Minimum wage increases have little impact on household poverty

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A new ESRI study finds that workers on low hourly pay are often found in households with incomes close to the average. More than 11 out of 12 low-paid workers live in households above the most commonly used poverty line. Analysis using SWITCH, the ESRI tax benefit model, finds that recent increases in the National Minimum Wage have mainly benefited individuals living in households in the middle of the household income distribution.

In a majority of cases, low paid employees are not the sole earners in the household. Even when low-paid workers are the sole earners, fewer than 1 in 5 of them fall below the EU’s “at risk of poverty” threshold. These findings reflect patterns which are common across countries and persistent over time.

Commenting on the report, Professor Tim Callan said “Minimum wage policies have several goals, but should not be expected to have a major impact on household poverty. Workers with low hourly pay are often found in households with incomes at or even above the average.”

Notes:

  1. This paper is published in conjunction with the ESRI Budget Perspectives Conference, taking place in the ESRI from 08:30am to 12:45pm on Friday 17 June 2016. Members of the media are invited to attend this conference.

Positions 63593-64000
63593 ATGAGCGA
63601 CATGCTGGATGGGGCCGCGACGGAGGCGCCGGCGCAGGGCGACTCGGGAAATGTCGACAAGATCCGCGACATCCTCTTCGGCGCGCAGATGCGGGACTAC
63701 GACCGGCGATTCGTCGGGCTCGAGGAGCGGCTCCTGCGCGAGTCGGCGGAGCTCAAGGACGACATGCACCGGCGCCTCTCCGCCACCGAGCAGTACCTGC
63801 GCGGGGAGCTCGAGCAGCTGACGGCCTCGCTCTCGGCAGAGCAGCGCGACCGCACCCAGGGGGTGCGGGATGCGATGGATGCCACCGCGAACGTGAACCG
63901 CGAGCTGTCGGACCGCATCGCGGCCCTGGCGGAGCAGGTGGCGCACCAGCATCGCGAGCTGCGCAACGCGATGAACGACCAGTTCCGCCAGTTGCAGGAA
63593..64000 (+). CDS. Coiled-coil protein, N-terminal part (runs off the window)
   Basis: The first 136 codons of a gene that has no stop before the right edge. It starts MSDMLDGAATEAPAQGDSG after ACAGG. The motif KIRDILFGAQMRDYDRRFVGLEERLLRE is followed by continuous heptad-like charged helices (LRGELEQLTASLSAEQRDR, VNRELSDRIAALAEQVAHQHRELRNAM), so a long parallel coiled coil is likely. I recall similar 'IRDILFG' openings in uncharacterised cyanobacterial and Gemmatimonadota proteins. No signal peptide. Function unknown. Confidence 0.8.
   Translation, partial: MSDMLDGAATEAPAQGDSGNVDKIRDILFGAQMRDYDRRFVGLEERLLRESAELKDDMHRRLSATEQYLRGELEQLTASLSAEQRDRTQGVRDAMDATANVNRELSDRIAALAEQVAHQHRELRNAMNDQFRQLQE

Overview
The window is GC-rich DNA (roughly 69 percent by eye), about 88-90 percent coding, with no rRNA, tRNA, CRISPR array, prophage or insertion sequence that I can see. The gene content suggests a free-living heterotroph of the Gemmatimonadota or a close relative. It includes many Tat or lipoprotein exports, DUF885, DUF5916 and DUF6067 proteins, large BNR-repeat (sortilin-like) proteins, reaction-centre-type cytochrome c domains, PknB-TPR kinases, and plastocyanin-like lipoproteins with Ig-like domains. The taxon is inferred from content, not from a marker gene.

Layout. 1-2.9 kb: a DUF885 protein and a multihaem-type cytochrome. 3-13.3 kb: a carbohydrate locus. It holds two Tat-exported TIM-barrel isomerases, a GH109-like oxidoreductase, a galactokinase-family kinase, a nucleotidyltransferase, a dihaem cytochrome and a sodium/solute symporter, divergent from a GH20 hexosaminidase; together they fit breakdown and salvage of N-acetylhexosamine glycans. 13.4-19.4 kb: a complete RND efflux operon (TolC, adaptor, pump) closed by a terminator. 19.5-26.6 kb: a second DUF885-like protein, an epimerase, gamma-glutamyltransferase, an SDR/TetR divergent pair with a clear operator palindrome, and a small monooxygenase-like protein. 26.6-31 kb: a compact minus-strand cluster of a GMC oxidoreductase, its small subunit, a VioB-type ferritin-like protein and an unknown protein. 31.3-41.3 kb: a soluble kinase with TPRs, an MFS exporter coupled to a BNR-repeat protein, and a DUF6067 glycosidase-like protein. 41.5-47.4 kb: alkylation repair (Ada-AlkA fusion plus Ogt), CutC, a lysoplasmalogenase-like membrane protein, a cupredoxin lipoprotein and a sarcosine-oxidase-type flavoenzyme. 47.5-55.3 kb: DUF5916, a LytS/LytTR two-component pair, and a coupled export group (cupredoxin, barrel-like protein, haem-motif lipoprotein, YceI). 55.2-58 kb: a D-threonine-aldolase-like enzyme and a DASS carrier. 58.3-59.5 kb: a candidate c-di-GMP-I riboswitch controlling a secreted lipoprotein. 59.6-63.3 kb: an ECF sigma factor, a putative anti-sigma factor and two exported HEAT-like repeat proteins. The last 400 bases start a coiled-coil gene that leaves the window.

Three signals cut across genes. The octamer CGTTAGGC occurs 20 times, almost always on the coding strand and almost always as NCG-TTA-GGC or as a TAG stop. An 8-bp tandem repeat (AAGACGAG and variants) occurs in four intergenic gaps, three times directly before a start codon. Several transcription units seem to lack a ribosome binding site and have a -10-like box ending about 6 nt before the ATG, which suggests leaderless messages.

2. SWITCH, the ESRI tax-benefit model, has been developed and used for analysis of tax and welfare policy issues over the past 25 years.
  3. The main data sources used in the paper are the CSO’s Survey on Income and Living Conditions, 2005 to 2013.
  4. The EU defines as “at risk of poverty” those households which have incomes below 60 per cent of median (middle-ranking) income adjusted for household size.
  5. The most common definition is that that workers are low paid if they have  hourly wages below two-thirds of the median (the middle ranked individual). In practice, this comes to €11.40 per hour in 2013, very close to the estimated value for a “living wage”.

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